Answer Applies to: New Hampshire
    Replied: 8/19/2011
    Law Office of Richard Williams
    Law Office of Richard Williams | Richard Williams
    The fact that your friend has made a false report will likely result in her being charged with the criminal offense of filing a false report to a police officer. However, if she wants justice she should be willing to take responsibility for having made the false report and the consequences of having done so, and go to the police and tell them the truth.
    Answer Applies to: Alabama
    Replied: 8/19/2011
    Craig W. Elhart, P.C.
    Craig W. Elhart, P.C. | Craig Elhart
    The answer to this question depends on what she told the police initially. It sounds like she did not identify her attacker and said she did not know who it was. This apparently was not true and she did know her attacker. Coming forward now with the name of the attacker probably would not result if a charge of filing a false police report. It seems that initially, out of fear, she did not identify the attacker but now realizes that justice needs to be done so he does not attack someone else.
    Answer Applies to: Michigan
    Replied: 8/19/2011
    Frances R. Johnson
    Frances R. Johnson | Frances R. Johnson
    Your friend should contact an attorney where she lives to get accurate advice and counsel about how to proceed after that attorney knows all of the facts. This short excerpt is not enough to give any other kind of advice.
    Answer Applies to: Colorado
    Replied: 8/19/2011
    Law Office of Neal L. Weinstein
    Law Office of Neal L. Weinstein | Neal L. Weinstein
    The police suspect you gave the wrong information because you were afraid, that is very common. You should go back and tell the investigating officer the truth, and that you were too afraid of retaliation to give the truth, but now want justice. They will probably understand and not charge you with anything.
    Answer Applies to: Maine
    Replied: 8/19/2011
    Jules N. Fiani, Attorney at Law
    Jules N. Fiani, Attorney at Law | Jules Fiani
    Report it to the police.
    Answer Applies to: Michigan
    Replied: 6/26/2013
    Michael Maltby, Attorney at Law
    Michael Maltby, Attorney at Law | Michael Maltby
    Have your friend contact the police. It is perfectly understandable why she would be hesitant to name her attacker out of fear and no prosecutor would charge her with filing a false police report given these facts.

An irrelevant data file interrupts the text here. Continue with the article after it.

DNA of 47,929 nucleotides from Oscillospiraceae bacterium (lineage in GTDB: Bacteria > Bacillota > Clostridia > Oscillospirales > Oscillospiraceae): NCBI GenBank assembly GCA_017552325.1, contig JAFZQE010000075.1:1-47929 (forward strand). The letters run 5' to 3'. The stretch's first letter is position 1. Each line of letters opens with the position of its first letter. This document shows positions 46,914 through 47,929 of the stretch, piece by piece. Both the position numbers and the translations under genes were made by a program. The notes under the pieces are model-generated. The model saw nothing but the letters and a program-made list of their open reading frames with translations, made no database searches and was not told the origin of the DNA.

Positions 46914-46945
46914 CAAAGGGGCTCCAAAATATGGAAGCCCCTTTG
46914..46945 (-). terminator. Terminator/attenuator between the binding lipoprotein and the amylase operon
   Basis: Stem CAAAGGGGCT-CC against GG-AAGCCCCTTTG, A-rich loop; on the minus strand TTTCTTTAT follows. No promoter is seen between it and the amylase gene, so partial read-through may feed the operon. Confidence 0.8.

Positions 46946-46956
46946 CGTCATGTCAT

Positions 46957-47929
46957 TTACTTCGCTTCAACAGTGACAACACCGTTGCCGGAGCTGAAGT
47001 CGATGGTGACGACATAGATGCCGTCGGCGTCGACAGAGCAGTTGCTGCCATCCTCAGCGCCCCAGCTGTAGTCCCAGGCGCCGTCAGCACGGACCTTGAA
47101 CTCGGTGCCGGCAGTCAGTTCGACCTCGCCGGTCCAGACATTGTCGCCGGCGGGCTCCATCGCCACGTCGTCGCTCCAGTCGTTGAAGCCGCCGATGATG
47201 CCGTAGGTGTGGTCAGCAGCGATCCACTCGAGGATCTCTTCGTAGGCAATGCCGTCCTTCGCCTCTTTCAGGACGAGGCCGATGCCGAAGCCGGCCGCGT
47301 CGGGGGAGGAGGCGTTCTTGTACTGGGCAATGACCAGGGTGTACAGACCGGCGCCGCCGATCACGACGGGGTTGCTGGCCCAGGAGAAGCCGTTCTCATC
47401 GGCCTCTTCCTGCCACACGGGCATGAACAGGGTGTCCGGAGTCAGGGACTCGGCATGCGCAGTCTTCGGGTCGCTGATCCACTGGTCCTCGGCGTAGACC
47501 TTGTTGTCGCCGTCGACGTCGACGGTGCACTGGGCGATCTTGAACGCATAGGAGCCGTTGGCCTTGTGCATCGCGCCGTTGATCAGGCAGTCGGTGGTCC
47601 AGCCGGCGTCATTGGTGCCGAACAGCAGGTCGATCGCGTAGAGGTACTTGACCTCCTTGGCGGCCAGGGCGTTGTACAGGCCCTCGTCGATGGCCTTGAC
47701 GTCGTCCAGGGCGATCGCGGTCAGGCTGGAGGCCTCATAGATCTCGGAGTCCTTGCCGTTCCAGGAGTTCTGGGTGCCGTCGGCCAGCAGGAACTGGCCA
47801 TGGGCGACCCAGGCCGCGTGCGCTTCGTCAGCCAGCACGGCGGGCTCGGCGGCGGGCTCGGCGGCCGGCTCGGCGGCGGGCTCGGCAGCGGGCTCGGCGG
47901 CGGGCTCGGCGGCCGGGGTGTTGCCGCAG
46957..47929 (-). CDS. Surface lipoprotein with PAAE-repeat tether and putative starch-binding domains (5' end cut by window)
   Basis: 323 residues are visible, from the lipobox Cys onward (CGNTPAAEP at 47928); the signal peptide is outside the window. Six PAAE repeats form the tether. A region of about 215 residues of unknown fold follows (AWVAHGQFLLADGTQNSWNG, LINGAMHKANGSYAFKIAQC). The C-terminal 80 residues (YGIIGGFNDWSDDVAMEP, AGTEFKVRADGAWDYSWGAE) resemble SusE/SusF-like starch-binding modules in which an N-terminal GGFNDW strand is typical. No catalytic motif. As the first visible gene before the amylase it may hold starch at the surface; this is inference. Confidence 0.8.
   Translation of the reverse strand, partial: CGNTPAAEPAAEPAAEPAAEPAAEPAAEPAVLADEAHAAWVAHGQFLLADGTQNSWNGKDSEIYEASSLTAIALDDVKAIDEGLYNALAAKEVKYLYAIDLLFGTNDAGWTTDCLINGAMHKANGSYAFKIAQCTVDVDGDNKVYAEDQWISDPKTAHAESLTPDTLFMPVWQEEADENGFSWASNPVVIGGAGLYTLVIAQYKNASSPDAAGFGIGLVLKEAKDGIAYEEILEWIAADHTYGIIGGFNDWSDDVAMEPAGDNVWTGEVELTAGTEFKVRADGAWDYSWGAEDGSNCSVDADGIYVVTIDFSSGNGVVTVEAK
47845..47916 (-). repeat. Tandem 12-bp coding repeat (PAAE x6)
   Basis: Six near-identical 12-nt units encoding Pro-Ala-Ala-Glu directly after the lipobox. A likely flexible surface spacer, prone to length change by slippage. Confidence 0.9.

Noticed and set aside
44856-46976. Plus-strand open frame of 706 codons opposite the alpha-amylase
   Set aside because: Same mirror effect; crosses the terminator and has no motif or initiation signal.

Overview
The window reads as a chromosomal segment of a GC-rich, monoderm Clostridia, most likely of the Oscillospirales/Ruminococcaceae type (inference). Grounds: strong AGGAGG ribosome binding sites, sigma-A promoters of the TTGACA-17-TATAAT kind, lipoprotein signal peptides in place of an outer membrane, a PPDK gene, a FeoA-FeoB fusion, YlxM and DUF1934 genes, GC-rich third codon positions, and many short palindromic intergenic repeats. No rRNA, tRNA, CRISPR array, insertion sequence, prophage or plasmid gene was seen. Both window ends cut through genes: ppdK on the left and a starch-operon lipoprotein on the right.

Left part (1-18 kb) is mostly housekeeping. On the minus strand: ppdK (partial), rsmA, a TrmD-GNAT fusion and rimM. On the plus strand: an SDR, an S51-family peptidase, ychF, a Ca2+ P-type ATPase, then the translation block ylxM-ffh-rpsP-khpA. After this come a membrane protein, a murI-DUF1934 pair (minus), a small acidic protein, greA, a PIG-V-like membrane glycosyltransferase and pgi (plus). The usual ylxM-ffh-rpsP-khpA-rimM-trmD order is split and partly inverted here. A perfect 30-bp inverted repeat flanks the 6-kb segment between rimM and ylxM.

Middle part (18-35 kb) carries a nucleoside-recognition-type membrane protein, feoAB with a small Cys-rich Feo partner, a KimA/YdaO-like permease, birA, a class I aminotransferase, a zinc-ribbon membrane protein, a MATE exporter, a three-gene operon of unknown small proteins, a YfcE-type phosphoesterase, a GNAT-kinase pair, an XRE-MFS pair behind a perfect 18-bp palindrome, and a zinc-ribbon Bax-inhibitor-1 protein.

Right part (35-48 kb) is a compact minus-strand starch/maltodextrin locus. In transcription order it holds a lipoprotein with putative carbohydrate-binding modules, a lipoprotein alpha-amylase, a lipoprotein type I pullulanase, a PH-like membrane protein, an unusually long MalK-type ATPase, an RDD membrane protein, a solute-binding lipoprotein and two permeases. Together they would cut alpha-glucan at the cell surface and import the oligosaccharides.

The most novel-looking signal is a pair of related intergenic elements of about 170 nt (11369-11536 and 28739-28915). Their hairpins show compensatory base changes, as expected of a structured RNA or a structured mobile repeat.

Answer Applies to: Washington
    Replied: 8/19/2011
    Watkins Law Office
    Watkins Law Office | Bob Watkins
    Her initial lie will impact on her credibility. The police may question whether they can believe her now and even if they do, question whether a prosecution has a chance of succeeding given the inconsistencies. Yet your friend should confront her accuser and try for her own healing process. Worse cases have been successful.
    Answer Applies to: New Hampshire
    Replied: 8/18/2011
    Nelson & Lawless
    Nelson & Lawless | Terry Nelson
    Tell the truth to police and others from the beginning. Now, her credibility is damaged, but if she comes clean with police, they may not take action against her for the false report, and may try to prosecute the perpetrator. There are no guarantees. There are consequences to all our actions, intended or not.
    Answer Applies to: California
    Replied: 8/18/2011
    Law Office of Jared Altman
    Law Office of Jared Altman | Jared Altman
    She should contact the sex crimes bureau of the county district attorney.
    Answer Applies to: New York
    Replied: 8/18/2011
    Reeves Law Firm, P.C.
    Reeves Law Firm, P.C. | Roy L. Reeves
    If she knows the attacker, contact the detective investigating and tell him/her. Do not fear false report, what she gave was an incomplete report. As for fear, contact a Women's Shelter or Rape Crisis Center, I am certain they have counselors much more adequately prepared to deal with your friend and her concerns. This site is more about information for the accused, what to expect, and how to find a lawyer, etc. I am not trying to push you or your friend away, I am jut trying to steer you to the more appropriate forum. That said, if your friend is concerned the police will think she gave a false report, what you describe is an incomplete report, there is a difference. A false report would be if she filed rape charges and named a guy she knows was not the attacker, or claimed an assault that did not happen. Merely saying "I don't know who he was." is not a false report.
    Answer Applies to: Texas
    Replied: 8/18/2011
    Lawrence Lewis
    Lawrence Lewis | Lawrence Lewis, PC
    She goes and tells the truth about who raped her, and deals with whatever consequences come.
    Answer Applies to: Georgia
    Replied: 8/18/2011
    Michael Breczinski
    Michael Breczinski | Michael Breczinski
    She could talk to the police and they may go ahead and prosecute the case or the prosecutor may decide that with the previous statements they do not have a chance of convicting the person. That is up to the prosecutor.
    Answer Applies to: Michigan
    Replied: 8/18/2011
    Timothy J. Thill P.C.
    Timothy J. Thill P.C. | Timothy J. Thill